October 26, 2011
We tend to gravitate towards the shiny new object in the marketing world. Today, we’re a buzz about QR codes, social media and all things digital. But as you are planning your marketing for 2012 (you’re doing that, right?) don’t dismiss traditional and local options.
According to a survey by the Pew Research Center’s Project for Excellence in Journalism and Internet & American Life Project, Americans turn to a wide range of platforms to get local news and information. Most Americans, including more tech-savvy adults under age 40, also use a blend of both new and traditional sources to get their information.
Where we go for specific local content
Here are some key takeaways from the report:
~ More Americans report watching local TV news than any other source, but they rely on the medium for just a few topics, mainly weather, breaking news, and to a lesser degree, traffic.
~ Younger adults, moreover, rely on local television less, a fact that suggests more vulnerability for the medium in the future.
~ Local newspapers (both the print and online versions, though primarily print) rank first or tie for first as the source people rely on most for 11 of the 16 different kinds of local information asked about, more topics than any other media source. But most of these topics, many of which relate to civic affairs such as government, taxes, etc., are ones followed by fewer Americans on a regular basis.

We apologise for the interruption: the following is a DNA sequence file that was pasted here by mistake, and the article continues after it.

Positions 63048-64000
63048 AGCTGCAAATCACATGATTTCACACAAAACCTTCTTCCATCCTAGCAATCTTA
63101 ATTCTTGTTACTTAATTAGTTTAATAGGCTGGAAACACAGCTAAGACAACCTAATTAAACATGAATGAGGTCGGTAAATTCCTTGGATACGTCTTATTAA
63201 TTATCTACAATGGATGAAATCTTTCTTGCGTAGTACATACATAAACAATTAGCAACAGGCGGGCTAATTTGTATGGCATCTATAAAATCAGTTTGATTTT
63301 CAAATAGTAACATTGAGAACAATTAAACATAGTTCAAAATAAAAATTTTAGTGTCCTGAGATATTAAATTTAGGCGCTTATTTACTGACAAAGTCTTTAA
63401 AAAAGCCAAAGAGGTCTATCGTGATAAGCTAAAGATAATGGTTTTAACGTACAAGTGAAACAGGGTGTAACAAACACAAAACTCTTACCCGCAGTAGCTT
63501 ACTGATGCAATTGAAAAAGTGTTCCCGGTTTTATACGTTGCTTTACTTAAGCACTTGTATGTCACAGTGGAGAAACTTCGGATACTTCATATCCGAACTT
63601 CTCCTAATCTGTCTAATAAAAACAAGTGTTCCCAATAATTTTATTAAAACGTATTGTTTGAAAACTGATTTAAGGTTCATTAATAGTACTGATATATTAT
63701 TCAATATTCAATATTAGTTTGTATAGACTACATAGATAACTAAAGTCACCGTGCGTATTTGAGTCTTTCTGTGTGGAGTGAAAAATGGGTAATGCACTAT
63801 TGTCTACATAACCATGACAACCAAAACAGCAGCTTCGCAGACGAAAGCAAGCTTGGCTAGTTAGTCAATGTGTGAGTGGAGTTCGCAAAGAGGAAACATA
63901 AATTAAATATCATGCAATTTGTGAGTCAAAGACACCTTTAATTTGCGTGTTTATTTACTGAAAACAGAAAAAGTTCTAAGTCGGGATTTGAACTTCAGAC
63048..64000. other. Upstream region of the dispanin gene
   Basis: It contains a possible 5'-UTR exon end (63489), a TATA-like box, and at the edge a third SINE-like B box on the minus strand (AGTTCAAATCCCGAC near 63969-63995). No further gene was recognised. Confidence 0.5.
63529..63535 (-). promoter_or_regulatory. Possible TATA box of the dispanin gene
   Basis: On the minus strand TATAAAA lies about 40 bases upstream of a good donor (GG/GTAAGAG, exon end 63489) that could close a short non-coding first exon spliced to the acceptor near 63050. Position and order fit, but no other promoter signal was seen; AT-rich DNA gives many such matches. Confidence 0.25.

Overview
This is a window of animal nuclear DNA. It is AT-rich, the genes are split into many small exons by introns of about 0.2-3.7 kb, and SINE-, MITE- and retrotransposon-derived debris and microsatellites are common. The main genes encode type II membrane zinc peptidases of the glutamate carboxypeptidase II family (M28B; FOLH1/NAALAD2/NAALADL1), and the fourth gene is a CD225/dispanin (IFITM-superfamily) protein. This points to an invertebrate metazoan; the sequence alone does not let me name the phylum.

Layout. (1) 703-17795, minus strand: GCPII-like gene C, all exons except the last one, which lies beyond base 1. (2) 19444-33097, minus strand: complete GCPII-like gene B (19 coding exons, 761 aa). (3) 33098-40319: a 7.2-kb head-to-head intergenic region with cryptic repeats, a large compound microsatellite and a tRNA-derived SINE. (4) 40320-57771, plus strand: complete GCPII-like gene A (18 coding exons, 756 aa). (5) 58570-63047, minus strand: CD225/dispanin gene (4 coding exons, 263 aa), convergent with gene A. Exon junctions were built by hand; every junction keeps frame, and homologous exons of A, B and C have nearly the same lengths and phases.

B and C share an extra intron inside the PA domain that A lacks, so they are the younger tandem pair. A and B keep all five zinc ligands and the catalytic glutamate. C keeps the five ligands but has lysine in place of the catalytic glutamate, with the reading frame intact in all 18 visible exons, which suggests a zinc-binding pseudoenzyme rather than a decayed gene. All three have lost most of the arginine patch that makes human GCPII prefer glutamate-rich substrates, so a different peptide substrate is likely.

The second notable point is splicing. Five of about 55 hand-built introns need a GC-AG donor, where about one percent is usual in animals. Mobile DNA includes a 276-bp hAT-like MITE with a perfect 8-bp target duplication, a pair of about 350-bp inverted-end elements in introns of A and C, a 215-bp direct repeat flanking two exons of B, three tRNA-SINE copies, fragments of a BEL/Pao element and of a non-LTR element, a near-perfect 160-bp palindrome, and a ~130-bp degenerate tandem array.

~ Local TV draws a mass audience largely around a few popular subjects, while local newspapers attract a smaller cohort of citizens but for a wider range of civically oriented subjects.
~ For adults generally, the internet is a main source for information about restaurants and other local businesses, and it is tied with newspapers as a top source for material about housing, jobs and schools, areas that place a special value on consumer input.
~ Among adults under age 40, the web ranks first or ties for first for 12 of the 16 local topics asked about.
~ For adults 40 or older, newspapers are the first preference for local news, TV and the Internet second and third.
~ This move by younger users to rely on the internet for local information puts considerable pressure on traditional news organizations. Even though most have moved aggressively online with ambitious websites and social media strategies, there is evidence in the data that people find specialty websites and search engines a preferable way find the local material they want.
~ Both citizen-based information sources and some very old forms of media remain vital as well. Print newsletters, online listservs, and old-fashioned word of mouth are important means by which people learn in particular about community events and local schools.
~ The majority of American adults use at least three different types of media every week to get news and information about their local community, and 15% rely on at least six different kinds of media weekly.
How does all of that mesh with your plans for 2012 and your understanding of how your audience uses media?
To read the full report, visit Pew’s site.